While some restaurants proceeded to package and send out their dishes with minimal changes, others sought to embrace the shift, change their menus and get inventive with new offerings that would help replicate the experience of eating out, or even allow you to produce their dishes yourself, in the guise of meal kits.
As restaurants remain partially closed, and restrictions increase due to the second wave of the pandemic, ordering in and eating at home will likely remain a major player in the months to come. Restaurants that want to stay competitive need to adapt their offering to be better suited for consumption outside the restaurant. Adding items like home cooking kits and even wine tastings to your menu can help lure in customers that are looking to combine the convenience of eating in with interesting new options and food that travels well.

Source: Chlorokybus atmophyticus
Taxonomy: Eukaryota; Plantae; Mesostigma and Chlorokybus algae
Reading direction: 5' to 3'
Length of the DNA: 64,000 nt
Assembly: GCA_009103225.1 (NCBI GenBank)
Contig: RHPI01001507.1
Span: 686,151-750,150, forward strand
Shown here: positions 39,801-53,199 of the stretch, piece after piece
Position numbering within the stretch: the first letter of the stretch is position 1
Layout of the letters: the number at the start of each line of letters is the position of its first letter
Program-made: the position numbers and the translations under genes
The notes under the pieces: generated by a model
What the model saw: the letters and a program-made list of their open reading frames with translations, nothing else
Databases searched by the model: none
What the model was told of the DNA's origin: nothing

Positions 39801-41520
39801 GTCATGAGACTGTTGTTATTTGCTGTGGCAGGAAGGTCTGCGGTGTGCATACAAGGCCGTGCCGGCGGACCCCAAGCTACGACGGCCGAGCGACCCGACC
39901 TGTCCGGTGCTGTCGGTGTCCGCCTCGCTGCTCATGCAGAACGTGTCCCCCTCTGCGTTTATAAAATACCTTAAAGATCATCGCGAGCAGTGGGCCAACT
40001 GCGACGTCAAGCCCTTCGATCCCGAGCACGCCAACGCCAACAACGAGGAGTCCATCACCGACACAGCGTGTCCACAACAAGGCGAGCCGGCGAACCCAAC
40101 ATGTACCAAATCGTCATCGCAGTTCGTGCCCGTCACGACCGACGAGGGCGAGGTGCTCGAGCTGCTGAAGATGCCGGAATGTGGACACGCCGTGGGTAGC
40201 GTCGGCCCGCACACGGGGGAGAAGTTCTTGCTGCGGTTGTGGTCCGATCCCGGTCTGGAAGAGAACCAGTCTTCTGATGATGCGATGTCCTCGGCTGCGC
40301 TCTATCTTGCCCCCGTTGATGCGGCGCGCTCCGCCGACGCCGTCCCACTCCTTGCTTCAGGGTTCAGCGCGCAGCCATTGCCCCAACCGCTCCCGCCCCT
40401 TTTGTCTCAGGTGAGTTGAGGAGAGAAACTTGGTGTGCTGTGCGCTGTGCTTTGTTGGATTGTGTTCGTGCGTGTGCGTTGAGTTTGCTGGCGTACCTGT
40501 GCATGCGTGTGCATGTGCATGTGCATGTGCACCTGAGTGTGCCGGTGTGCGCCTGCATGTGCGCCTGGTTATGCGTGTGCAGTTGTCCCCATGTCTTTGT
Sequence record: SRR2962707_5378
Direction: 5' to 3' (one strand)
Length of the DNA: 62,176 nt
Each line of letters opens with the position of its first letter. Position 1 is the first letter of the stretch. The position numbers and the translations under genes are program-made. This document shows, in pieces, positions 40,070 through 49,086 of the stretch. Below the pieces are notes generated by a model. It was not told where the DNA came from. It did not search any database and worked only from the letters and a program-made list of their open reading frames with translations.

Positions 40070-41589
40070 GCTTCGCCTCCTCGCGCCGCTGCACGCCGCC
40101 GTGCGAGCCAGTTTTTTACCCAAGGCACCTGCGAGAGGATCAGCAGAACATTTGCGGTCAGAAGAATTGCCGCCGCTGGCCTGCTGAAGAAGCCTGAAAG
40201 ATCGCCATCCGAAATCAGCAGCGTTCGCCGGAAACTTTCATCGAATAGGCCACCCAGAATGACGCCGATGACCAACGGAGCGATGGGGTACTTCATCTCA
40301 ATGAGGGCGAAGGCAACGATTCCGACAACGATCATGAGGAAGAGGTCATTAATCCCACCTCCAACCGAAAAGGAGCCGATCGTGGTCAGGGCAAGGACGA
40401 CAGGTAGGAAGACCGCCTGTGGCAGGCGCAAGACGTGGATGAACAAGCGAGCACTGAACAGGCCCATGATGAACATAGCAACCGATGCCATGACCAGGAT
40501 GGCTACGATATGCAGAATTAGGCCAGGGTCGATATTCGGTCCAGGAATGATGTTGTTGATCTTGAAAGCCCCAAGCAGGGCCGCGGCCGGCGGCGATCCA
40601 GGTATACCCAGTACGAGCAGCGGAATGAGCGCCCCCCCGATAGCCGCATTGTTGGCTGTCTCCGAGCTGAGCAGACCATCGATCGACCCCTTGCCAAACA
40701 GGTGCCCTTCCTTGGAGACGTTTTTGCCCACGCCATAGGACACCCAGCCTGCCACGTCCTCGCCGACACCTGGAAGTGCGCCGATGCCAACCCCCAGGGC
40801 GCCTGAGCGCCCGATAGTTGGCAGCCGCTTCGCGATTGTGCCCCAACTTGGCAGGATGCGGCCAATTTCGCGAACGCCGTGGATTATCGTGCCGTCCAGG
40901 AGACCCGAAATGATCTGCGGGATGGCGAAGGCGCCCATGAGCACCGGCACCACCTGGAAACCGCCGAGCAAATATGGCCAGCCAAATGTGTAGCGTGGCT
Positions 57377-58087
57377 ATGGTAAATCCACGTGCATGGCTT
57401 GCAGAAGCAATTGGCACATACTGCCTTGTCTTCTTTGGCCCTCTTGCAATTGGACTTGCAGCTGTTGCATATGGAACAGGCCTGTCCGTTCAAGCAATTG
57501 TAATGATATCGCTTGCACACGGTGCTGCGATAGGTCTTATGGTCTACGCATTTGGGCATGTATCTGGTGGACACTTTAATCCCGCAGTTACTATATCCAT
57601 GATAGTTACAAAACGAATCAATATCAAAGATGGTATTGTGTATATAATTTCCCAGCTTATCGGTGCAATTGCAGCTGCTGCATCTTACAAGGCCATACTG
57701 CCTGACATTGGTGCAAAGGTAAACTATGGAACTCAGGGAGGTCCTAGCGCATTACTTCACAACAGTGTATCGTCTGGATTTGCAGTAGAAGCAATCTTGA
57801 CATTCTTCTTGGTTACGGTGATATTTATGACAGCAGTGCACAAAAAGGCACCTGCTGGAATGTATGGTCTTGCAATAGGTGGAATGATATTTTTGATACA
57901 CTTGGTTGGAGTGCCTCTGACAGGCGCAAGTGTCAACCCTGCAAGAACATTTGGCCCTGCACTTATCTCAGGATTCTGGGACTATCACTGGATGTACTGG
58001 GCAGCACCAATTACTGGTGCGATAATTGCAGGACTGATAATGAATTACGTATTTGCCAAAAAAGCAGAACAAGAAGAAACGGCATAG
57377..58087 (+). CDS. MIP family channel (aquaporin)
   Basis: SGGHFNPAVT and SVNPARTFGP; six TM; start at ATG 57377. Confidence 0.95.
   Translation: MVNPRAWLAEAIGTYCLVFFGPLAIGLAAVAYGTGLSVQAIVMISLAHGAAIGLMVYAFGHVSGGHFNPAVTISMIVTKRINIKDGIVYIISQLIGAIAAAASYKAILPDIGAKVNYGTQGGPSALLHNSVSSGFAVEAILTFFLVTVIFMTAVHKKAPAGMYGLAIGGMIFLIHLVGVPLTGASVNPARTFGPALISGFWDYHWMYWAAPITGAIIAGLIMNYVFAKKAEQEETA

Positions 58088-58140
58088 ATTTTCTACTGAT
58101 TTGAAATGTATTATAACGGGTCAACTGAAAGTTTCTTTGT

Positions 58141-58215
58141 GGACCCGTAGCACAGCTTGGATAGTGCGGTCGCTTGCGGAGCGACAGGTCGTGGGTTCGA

Some made the best of in-house dining closures by getting creative with their menus.
They differentiated their menus by adding items like specialist picnic sets with food and drink pairings.
Adapting and changing your menu on a regular basis and offering interesting options and seasonal variations, including healthy options and considerations for the different dietary requirements that go well with eating at home will help you stay ahead of the ever-growing competition.
Early on in 2020, restaurants realized that delivery and takeout were becoming a big part of serving convenience to a changing customer. Those that already offered it, started revisiting their strategies to add resources to delivery and takeout, while those who didn’t, hurried to add it to their offering. In 2021, delivery and takeout will continue being essential to running any restaurant.